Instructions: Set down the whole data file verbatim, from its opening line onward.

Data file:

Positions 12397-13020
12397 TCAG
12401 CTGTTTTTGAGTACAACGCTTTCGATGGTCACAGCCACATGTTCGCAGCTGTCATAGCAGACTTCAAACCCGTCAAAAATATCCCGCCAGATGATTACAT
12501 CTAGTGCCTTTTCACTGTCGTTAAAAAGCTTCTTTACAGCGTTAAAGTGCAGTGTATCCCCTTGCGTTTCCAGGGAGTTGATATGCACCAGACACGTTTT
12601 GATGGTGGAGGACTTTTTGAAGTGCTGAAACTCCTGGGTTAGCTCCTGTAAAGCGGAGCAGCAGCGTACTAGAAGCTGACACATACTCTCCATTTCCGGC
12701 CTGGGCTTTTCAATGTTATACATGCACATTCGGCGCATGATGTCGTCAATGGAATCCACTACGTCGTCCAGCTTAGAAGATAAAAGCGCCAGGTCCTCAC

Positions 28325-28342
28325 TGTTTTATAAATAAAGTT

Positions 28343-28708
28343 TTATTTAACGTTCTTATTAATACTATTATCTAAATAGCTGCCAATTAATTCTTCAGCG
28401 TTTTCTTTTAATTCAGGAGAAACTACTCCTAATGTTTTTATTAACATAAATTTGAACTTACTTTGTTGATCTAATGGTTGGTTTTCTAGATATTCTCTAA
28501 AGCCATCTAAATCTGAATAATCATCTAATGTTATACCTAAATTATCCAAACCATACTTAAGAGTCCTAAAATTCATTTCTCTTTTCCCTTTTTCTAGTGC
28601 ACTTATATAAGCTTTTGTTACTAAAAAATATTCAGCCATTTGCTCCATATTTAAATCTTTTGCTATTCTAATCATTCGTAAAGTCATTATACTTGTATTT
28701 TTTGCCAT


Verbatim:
Positions 12397-13020
12397 TCAG
12401 CTGTTTTTGAGTACAACGCTTTCGATGGTCACAGCCACATGTTCGCAGCTGTCATAGCAGACTTCAAACCCGTCAAAAATATCCCGCCAGATGATTACAT
12501 CTAGTGCCTTTTCACTGTCGTTAAAAAGCTTCTTTACAGCGTTAAAGTGCAGTGTATCCCCTTGCGTTTCCAGGGAGTTGATATGCACCAGACACGTTTT
12601 GATGGTGGAGGACTTTTTGAAGTGCTGAAACTCCTGGGTTAGCTCCTGTAAAGCGGAGCAGCAGCGTACTAGAAGCTGACACATACTCTCCATTTCCGGC
12701 CTGGGCTTTTCAATGTTATACATGCACATTCGGCGCATGATGTCGTCAATGGAATCCACTACGTCGTCCAGCTTAGAAGATAAAAGCGCCAGGTCCTCAC

Positions 28325-28342
28325 TGTTTTATAAATAAAGTT

Positions 28343-28708
28343 TTATTTAACGTTCTTATTAATACTATTATCTAAATAGCTGCCAATTAATTCTTCAGCG
28401 TTTTCTTTTAATTCAGGAGAAACTACTCCTAATGTTTTTATTAACATAAATTTGAACTTACTTTGTTGATCTAATGGTTGGTTTTCTAGATATTCTCTAA
28501 AGCCATCTAAATCTGAATAATCATCTAATGTTATACCTAAATTATCCAAACCATACTTAAGAGTCCTAAAATTCATTTCTCTTTTCCCTTTTTCTAGTGC
28601 ACTTATATAAGCTTTTGTTACTAAAAAATATTCAGCCATTTGCTCCATATTTAAATCTTTTGCTATTCTAATCATTCGTAAAGTCATTATACTTGTATTT
28701 TTTGCCAT